Dow slips, S&P edges up as durable goods, Apple drag
NEW YORK (Reuters) - The Dow dipped while the S&P 500 edged up on Wednesday as a sharp drop in durable goods orders last month added to worries about slower U.S. economic activity and Apple's (AAPL.O) results disappointed investors.
Shares of Amgen (AMGN.O) dropped 6 percent to $106.03, weighing on the Nasdaq and the S&P 500 a day after the drug company reported first-quarter sales below analysts' expectations. The S&P 500 healthcare sector index fell 1.2 percent and was the worst performer among the S&P's 10 sectors.
Helping to limit losses, Boeing (BA.N) jumped 3.4 percent to $91.13 and gave the biggest support to the Dow after the aerospace company reported earnings that beat expectations. Boeing shares rallied despite concerns about the company's 787 Dreamliner.
The market's mixed day followed gains so far this week. The S&P 500 is still up 10.8 percent for the year despite a fairly weak month so far.
Adding to market weakness, March U.S. durable goods orders slid 5.7 percent in March, the government said, marking the biggest decline in seven months. The March drop was slightly more than twice the 2.8 percent decline forecast by economists polled by Reuters.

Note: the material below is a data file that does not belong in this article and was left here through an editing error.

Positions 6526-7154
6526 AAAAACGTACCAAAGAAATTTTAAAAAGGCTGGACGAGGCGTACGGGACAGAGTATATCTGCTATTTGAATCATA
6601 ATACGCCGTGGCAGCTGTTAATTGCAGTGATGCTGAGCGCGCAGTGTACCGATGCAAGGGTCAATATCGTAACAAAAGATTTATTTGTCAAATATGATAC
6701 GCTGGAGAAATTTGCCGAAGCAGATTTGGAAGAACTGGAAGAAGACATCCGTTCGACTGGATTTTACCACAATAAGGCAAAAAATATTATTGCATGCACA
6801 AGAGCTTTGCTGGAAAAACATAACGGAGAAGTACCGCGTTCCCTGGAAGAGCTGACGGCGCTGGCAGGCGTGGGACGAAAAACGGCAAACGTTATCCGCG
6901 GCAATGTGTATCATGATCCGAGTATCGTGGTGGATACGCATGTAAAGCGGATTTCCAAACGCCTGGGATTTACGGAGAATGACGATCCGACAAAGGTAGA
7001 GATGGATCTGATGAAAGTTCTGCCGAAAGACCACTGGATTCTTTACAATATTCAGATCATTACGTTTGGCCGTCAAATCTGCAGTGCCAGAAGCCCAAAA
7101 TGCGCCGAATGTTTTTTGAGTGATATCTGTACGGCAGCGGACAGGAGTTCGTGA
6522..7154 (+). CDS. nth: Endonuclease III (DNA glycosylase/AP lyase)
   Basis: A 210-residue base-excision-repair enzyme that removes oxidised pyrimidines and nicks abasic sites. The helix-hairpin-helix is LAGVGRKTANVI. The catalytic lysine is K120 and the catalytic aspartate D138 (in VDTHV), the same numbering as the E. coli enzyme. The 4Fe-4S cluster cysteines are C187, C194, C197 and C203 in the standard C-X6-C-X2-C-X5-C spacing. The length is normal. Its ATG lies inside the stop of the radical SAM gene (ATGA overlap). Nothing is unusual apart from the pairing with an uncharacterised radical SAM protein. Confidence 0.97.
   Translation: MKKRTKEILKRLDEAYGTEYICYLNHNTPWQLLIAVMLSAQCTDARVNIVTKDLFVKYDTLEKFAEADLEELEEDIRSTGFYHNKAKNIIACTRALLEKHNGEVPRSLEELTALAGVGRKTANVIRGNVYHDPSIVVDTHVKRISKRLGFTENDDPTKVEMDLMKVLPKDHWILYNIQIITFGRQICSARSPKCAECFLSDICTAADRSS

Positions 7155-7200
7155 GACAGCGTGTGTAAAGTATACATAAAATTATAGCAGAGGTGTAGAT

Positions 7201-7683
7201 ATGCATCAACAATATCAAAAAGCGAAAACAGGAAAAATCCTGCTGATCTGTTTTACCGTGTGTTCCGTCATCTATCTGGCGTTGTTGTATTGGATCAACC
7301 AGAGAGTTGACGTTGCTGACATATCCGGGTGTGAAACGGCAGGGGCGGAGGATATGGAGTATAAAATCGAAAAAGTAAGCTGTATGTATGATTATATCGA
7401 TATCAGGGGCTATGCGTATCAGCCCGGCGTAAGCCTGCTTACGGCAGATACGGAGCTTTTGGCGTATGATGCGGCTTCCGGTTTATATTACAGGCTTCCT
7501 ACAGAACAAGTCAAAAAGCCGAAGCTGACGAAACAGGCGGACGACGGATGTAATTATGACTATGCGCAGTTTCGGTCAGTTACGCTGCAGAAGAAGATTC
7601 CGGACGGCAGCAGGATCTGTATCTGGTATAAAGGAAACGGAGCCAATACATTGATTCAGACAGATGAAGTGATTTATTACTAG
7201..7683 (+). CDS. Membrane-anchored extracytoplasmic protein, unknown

"That doesn't surprise me a whole lot. People are maybe starting to feel the pinch of the payroll tax that took effect in January," said Bryant Evans, portfolio manager at Cozad Asset Management, in Champaign, Illinois.
Evans said it's more evidence of slow economic growth in the United States, which may likely continue the rest of the year.
The Dow Jones industrial average was down 21.33 points, or 0.14 percent, at 14,698.13. The Standard & Poor's 500 Index was up 1.60 points, or 0.10 percent, at 1,580.38. The Nasdaq Composite Index was up 0.25 of a point, or 0.01 percent, at 3,269.58.
Procter & Gamble Co (PG.N), another Dow component, fell 4.8 percent to $78 after the biggest U.S. household goods manufacturer issued a profit outlook that was below expectations. It was the stock's biggest drop since January 2009, and contributed to a 1.1 percent drop in the S&P consumer staples index.
Defensive shares, however, have led the S&P 500 index's gains so far this year, which has underscored views that economic activity remains painfully slow.
(Editing by Kenneth Barry and Jan Paschal)
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